[FoRK] Reducing defense spending

J. Andrew Rogers andrew at ceruleansystems.com
Fri Jun 25 09:03:07 PDT 2010


On Jun 25, 2010, at 7:40 AM, Jeff Bone wrote:
> On Jun 25, 2010, at 9:09, mdw at martinwills.com wrote:
>> Jeff,
>> You obviously have never had any military training.  Aircraft can not
>> hold territory, bodies in the wadies do.  Tanks do not hold territory.
>> Bodies do.  Artillery does not hold territory. Bodies do.  Until there
>> is a body holding onto a piece of ground, it isn't worth having or
>> fighting over.
> 
> Obviously you are too mired in the Napoleonic mindset to think outside that box.  Few wars in the last several decades have had as their ostensible goal "holding ground.". Fewer still are likely to be about that in the future.  In fact, it is falling into that cognitive trap that gets us into endless no-exit scenarios that cost terabucks.
> 
> More surgical disruption of social / political / ideological networks, less occupation.  Coupled with real strategic use of weapons and incentives-setting, and you need far fewer bodies in the wadies.


You are both partially correct. 

The US military has been moving toward a warfare model of surgical network manipulation that requires very few boots on the ground for some time. However, there is very little overt strategic weapon use in that model. Quite a bit of research has been done on this model and even empirically tested in some limited scopes.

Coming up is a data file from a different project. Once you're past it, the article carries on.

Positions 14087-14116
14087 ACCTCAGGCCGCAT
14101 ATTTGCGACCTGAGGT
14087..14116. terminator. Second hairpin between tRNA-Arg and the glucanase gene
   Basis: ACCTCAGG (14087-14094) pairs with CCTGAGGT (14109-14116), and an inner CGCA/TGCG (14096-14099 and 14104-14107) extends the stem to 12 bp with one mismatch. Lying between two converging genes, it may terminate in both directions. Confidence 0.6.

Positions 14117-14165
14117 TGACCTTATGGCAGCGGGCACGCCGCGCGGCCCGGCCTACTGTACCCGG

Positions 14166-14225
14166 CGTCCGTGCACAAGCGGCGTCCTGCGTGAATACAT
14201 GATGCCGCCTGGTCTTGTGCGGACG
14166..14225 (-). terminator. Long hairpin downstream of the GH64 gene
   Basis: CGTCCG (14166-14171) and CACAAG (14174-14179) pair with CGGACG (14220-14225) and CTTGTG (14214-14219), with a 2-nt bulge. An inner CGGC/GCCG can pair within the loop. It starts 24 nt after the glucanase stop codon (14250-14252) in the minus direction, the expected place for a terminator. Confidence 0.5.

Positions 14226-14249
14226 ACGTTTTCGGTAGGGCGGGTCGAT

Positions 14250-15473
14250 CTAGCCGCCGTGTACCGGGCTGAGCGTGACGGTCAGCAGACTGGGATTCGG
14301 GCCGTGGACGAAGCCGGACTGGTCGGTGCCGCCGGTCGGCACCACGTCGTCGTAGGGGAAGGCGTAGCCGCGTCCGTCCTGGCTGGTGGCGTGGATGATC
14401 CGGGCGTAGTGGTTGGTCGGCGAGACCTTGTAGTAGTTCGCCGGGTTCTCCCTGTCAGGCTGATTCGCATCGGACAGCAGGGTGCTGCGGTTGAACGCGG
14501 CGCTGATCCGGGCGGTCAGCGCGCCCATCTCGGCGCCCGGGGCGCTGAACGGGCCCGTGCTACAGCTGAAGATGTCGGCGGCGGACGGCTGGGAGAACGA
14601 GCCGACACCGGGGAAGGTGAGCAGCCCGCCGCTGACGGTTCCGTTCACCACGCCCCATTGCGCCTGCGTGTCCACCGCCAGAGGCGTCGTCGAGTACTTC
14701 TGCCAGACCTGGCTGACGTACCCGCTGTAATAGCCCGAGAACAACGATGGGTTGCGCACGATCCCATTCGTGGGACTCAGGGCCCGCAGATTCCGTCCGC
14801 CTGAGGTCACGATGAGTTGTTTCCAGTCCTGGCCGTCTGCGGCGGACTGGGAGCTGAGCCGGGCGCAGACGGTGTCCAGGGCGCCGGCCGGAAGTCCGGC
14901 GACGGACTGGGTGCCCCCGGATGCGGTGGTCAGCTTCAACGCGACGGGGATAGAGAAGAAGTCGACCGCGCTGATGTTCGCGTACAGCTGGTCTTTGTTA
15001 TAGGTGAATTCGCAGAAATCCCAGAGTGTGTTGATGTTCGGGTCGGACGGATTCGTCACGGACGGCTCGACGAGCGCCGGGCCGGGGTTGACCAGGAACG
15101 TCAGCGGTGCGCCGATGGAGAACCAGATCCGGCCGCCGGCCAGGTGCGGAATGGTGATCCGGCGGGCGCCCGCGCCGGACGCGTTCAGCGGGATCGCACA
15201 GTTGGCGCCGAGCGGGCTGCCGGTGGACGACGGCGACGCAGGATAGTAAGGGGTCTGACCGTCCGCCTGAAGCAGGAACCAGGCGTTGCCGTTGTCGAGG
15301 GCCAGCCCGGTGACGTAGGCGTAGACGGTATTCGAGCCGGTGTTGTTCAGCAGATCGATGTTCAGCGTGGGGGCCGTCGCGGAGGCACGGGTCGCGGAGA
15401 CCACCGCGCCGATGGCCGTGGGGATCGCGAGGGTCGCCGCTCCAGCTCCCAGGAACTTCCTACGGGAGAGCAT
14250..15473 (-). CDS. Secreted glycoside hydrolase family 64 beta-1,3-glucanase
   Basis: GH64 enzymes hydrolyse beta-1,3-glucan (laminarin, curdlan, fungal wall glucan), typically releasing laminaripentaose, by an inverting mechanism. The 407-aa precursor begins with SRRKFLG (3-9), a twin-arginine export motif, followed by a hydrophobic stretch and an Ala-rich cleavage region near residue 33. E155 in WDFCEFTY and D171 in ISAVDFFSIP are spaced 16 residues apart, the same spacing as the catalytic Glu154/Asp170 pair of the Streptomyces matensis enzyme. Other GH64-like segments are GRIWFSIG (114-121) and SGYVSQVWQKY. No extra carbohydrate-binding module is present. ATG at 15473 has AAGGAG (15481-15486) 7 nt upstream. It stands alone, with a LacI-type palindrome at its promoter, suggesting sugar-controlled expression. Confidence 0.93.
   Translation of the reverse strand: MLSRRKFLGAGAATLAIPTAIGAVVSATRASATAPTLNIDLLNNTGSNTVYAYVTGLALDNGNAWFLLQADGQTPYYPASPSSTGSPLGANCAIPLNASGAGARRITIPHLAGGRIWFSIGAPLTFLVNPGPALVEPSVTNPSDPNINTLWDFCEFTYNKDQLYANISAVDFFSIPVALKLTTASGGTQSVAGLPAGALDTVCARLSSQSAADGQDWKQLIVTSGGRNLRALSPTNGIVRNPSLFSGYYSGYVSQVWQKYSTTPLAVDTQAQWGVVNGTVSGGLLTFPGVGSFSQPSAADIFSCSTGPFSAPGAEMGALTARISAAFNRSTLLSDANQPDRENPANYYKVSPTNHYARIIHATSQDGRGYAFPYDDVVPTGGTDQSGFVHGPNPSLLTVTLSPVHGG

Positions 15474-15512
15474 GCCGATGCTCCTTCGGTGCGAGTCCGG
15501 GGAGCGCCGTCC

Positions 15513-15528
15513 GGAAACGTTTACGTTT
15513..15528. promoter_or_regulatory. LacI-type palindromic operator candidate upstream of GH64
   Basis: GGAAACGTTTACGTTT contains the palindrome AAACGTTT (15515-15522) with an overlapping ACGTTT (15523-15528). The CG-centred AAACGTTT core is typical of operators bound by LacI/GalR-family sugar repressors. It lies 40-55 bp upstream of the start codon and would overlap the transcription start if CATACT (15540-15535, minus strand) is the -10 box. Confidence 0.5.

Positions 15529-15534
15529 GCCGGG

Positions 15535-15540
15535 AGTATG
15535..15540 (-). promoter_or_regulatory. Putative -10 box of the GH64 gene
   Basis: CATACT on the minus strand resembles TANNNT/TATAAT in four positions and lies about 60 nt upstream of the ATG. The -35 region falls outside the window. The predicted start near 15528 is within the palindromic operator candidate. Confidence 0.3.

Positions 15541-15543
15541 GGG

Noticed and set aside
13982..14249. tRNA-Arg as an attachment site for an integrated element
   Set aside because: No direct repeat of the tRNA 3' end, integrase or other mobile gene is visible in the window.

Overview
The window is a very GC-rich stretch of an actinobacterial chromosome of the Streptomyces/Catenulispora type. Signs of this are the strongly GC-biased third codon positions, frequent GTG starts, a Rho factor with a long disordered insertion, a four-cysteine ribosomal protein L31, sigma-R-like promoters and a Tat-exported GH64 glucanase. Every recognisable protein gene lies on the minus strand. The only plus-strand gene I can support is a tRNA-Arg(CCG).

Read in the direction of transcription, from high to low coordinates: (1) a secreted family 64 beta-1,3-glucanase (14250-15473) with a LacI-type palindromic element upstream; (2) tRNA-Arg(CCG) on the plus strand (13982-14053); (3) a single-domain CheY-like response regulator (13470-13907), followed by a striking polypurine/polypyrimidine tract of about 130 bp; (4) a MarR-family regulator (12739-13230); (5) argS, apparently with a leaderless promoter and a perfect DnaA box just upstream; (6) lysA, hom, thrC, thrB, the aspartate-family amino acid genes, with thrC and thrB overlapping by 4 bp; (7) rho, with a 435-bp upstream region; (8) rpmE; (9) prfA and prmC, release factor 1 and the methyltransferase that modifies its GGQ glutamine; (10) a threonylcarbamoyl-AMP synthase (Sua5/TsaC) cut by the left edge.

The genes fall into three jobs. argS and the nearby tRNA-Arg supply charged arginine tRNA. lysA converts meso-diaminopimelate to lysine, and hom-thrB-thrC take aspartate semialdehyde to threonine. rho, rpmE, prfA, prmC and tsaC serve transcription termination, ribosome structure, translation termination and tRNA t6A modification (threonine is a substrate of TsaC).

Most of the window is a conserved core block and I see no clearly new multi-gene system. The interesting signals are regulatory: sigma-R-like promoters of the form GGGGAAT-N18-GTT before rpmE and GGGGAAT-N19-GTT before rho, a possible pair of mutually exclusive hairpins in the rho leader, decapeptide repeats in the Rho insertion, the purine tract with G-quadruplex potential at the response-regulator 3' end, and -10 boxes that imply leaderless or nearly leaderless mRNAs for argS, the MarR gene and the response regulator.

All the work that has been done on this point to two facts. First, it is a very effective and low-profile mechanism for achieving what would otherwise require a "boots on the ground" military operation. Second, we have neither the mathematics nor computer science to actually implement warfare like this in a general way. On the other hand, the theoretical problems are characterized; there is nothing impossible about it, there are just gaps in understanding.

For now the US military requires boots on the ground, but that is more of a stopgap than some kind of universal truth. Closing the implementation gaps in the "bootless" model is a very active and high-priority area of research that is rapidly making progress.


Assuming that "boots on the ground" is required is based on a set of assumptions that are not unbreachable. We are seeing a similar transformation in armor; the US is field testing weapons that cross the magic energy threshold where it is no longer feasible to have passive armor. The longstanding truism of the "armor v weapon" arms race no longer holds. The weapon side won, and now there is an equilibrium shift toward active intercept of weapons.  So it is with boots on the ground, it just requires sufficiently advanced technology that will exist sooner rather than later.


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